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# Calculating direction angle

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Hi all, I have two vectors: the direction vector (vector from eye point to lookat point), and vector from eye point to a point on the leftmost of the screen. How to calculate the angle between them? Is a camera field of view angle covers the width or the height of the screen? Cause a monitor''s width is longer than its height. Thanks very much.

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I wrote this C# function to find the axis-angle matrix between two vectors. You can just use the angle part if that''s all you need, and you can probably adapt it to any language without much effort.

public Matrix AxisAngle(Vector3 v1, Vector3 v2){	Vector3 nv1 = Vector3.Normalize(v1);	Vector3 nv2 = Vector3.Normalize(v2);	float angle = (float)System.Math.Acos((double)Vector3.Dot(nv1,nv2));	Vector3 axis = Vector3.Normalize(Vector3.Cross(nv1,nv2));	return Matrix.RotationAxis(axis, angle);}

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Sorry, I didn''t put my question correctly. I already know how to calculate the angle between two vectors.

All I want to ask now is how to find the vector from the eye point to a point on the leftmost of the screen.
I had tried to Unproject the point (0, viewport.width / 2, 1), into world space. Then I subtract this point with my eye point to get the vector.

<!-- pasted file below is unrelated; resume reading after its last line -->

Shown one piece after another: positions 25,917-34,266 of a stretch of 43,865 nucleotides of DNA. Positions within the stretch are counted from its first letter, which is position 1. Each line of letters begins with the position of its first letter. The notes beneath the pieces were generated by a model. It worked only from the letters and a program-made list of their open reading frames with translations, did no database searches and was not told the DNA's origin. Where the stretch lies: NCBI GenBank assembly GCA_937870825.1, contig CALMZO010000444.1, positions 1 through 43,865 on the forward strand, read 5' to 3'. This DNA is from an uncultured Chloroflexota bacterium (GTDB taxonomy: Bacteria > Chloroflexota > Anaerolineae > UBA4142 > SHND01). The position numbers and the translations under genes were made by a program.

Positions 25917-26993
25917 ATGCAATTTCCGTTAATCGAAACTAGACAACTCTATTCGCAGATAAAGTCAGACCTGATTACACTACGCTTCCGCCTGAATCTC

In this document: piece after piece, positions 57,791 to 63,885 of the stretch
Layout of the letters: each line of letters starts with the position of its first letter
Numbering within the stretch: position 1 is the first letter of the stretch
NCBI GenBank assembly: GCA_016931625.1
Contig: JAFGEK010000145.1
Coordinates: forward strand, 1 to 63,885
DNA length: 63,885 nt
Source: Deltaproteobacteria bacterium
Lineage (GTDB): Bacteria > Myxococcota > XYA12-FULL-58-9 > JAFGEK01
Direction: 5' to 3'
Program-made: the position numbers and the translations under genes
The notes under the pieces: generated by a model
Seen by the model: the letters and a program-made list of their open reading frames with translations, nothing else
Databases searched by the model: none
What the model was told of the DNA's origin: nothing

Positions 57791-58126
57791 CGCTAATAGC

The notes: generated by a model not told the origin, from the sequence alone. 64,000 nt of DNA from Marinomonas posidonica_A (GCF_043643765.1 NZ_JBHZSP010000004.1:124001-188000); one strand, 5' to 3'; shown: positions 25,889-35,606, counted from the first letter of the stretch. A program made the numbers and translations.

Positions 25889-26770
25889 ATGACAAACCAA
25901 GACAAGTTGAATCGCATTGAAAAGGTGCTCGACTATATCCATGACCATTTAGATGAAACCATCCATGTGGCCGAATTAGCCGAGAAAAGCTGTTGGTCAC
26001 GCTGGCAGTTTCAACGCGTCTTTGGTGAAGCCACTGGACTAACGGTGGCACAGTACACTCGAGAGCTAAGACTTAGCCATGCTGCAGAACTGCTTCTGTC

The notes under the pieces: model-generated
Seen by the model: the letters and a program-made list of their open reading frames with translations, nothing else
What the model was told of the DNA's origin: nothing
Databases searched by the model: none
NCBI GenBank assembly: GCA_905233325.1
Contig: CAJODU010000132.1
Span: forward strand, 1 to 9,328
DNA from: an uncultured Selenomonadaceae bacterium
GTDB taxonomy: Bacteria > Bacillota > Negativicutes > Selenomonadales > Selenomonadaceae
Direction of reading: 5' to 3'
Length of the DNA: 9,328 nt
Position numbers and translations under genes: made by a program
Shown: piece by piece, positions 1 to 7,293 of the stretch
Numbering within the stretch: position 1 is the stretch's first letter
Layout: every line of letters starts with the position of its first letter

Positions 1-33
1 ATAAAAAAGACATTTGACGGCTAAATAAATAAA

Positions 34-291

But the result is not quite right, cause the angle is changing all the time, which I think it should be always the same.

Is my way to calculate the angle correct? Or is my vector calculation correct?

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There''s actually an infinite number of 3d positions belonging to the 2d left border of the screen... They all belong to your frustrum''s left plane. Now, if you want the leftmost points on screen aligned on the horizon then they all belong to the line parralel to the above plane and going trough the eye position. I think what you are looking for is more like a definition of fov.

X /|s p
^ / |c l
| / |r a
eye->Z|e n
\ |e e
\ |n .
\|z = zoom

Usually the left plane of your frustrum (left border of the screen) intersect the screen plane (Z=zoom) at coordinate X=-1.
Given this property and provided you build your frustrum this way
one of the points you are looking for would be (-1,0,zoom) in camera space.

I hope you can derive useful stuff from that...
Of course the upper and bottom plane intersect on coordinate Y=aspect_ratio of display (ie: height/width), so yes, usually the fov covers the width of the screen but nothing force you to do it that way.

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